It’s about being free to have a choice.  People should be free to choose to pursue a career that they want to pursue.  Not everyone wants to be an entrepreneur.  It’s risky as hell.  Sure, there are benefits.  But, let’s not force people to make that choice because society is putting peer pressure on them.  No judgement if someone chooses a different path.  When you are the first person in your family to have a chance at a brass ring, it should be very difficult for society to tell them not to take it.  This goes for anyone, not just minorities.

The other thing to remember is that you can be a part of entrepreneurship without being the founder.  You can be a joiner. Joiners can make a lot of money and do great things in startups too.  If you are fresh out of ideas, but want to be a part of something just find meetups and go.  Network until something comes across your plate that gets your juices flowing-and where you think you can add value.  Then, make the leap.

There are no parachutes or safety nets.  It’s scary.

That brings up this point that I don’t see anyone talking about.  Suppose I was raised in a family that was middle class or below.  Somehow, through school, work or on my own, I learned a skill that I could turn into a nice paying job.  I became upper middle class, or even part of the 1%.  I could work that mainstream job and earn a living.  It gave me and my family a lot of security that I didn’t have growing up.  Why should I abandon it and take the risk of becoming an entrepreneur?

It might be my children that take that risk.

When it comes to diversity in entrepreneurship, I think we need to play the long game.  Everyone should have choice.  Changing public policy can be done today and it will pay big dividends in the future.  We do need to think about creating avenues to networks and figuring out ways to create access to capital.  But, every idea isn’t fundable.  Certainly every business that gets created won’t succeed.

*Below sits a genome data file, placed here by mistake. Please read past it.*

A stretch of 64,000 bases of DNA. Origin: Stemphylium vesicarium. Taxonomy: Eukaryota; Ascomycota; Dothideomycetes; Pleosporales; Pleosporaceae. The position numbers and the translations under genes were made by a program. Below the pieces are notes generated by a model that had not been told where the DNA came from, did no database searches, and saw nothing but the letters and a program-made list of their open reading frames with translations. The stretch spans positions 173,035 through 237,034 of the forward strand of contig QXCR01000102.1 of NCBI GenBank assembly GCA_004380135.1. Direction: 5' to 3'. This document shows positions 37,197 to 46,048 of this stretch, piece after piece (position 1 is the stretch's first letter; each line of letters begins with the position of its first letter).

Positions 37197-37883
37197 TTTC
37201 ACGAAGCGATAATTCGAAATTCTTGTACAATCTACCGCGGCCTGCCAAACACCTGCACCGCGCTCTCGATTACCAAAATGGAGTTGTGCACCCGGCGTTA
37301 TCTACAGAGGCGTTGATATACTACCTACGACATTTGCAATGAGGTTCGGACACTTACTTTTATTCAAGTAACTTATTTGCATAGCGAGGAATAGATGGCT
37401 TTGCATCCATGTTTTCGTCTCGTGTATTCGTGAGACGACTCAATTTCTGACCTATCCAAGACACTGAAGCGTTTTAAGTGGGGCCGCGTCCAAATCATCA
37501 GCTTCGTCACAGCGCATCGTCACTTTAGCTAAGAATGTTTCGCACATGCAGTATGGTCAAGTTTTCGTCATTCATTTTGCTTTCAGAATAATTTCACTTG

Right now, I see a lot of the elite class and Ivy League class going to work in non-government policy organizations.  They go to think tanks.  Or, they go work in politics.  In many cases, these are the people that can take the risk to enter or start entrepreneurial enterprises.  Their families have a safety net for them.  They don’t make that choice.  Why aren’t they?

For me, I think America would be a much better place with a lot of entrepreneurs.  Entrepreneurs get shit done.  They also tend not to discriminate.  All they want is to be around other people that can get shit done.



4 thoughts on “Including Diversity in Entrepreneurship

  1. Actually, there certainly ARE some gov’t actions that can help.
    NGOs get special org tax breaks.
    Workers at the NGOs, in return for their “moral superiority” against making profits (increasing wealth), should be willing to accept special income surtax on the amounts over the median avg wage. Something like 5%, growing to 10% on wages over 2 times median (~$50k, so $100k), 15% over 3 times, 20% over 4 times, up to a max of 50% surtax.

    Highly educated folk trying to get rich should be making businesses, or joining in profit-wealth creating firms.

    This is not very Libertarian, I know, but I’m really annoyed at the NGOs so often advocating more gov’t & more gov’t taxes, while the Ivy league leaders are making 6 figures while implicitly claiming “altruism”.